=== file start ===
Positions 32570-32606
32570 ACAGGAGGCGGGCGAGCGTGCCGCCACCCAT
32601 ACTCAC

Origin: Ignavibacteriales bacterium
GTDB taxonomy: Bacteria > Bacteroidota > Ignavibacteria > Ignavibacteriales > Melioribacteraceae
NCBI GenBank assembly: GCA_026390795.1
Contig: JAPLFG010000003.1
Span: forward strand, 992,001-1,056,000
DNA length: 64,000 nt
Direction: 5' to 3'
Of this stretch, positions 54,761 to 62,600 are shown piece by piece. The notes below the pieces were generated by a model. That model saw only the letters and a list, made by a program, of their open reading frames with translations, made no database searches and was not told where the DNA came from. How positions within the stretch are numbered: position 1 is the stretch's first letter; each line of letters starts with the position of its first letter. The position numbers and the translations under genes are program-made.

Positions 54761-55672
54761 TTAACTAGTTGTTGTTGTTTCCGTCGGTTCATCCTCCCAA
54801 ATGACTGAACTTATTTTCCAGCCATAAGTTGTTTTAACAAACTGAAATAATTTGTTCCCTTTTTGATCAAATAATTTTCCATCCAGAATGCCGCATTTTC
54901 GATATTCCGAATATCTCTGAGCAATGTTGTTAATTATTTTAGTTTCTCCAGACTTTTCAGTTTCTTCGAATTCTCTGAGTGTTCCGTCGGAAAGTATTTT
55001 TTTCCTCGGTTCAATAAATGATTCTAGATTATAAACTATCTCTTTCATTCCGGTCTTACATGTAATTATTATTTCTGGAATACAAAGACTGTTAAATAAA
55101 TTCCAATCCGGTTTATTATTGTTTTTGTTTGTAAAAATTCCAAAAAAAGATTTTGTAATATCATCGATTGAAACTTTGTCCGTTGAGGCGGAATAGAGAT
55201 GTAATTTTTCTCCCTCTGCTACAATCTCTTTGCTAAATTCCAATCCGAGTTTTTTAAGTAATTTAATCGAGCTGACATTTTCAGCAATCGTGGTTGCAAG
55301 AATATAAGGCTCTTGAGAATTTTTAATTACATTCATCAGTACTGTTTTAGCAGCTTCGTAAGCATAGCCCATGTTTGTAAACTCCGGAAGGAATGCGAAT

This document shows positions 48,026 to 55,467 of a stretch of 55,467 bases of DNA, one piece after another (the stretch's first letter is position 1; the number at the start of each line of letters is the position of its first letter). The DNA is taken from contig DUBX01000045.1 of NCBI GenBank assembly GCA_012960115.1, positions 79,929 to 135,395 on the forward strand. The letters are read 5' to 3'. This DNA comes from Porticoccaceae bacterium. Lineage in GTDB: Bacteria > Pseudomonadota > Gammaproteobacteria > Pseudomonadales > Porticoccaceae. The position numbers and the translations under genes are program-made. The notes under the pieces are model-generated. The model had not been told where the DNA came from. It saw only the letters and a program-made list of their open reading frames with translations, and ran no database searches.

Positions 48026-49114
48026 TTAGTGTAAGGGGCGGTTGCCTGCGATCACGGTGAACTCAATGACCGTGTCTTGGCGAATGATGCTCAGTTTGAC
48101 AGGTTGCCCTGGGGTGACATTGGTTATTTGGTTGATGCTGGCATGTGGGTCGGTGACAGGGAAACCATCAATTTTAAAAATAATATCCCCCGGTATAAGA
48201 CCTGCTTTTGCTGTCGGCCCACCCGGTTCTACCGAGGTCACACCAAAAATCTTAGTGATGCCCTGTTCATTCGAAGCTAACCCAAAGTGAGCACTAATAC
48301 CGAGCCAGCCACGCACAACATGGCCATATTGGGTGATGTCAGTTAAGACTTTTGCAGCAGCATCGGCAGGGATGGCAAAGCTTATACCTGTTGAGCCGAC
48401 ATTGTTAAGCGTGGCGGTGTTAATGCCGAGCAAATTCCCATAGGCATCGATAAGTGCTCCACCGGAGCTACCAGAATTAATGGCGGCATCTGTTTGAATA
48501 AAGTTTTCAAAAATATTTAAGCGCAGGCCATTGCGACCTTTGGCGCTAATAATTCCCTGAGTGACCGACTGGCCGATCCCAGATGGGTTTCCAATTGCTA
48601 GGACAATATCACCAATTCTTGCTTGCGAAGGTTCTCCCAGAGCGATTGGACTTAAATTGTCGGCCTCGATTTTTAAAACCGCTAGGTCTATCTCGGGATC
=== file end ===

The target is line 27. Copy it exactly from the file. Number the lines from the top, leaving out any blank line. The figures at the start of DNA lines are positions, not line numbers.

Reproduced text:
48501 AAGTTTTCAAAAATATTTAAGCGCAGGCCATTGCGACCTTTGGCGCTAATAATTCCCTGAGTGACCGACTGGCCGATCCCAGATGGGTTTCCAATTGCTA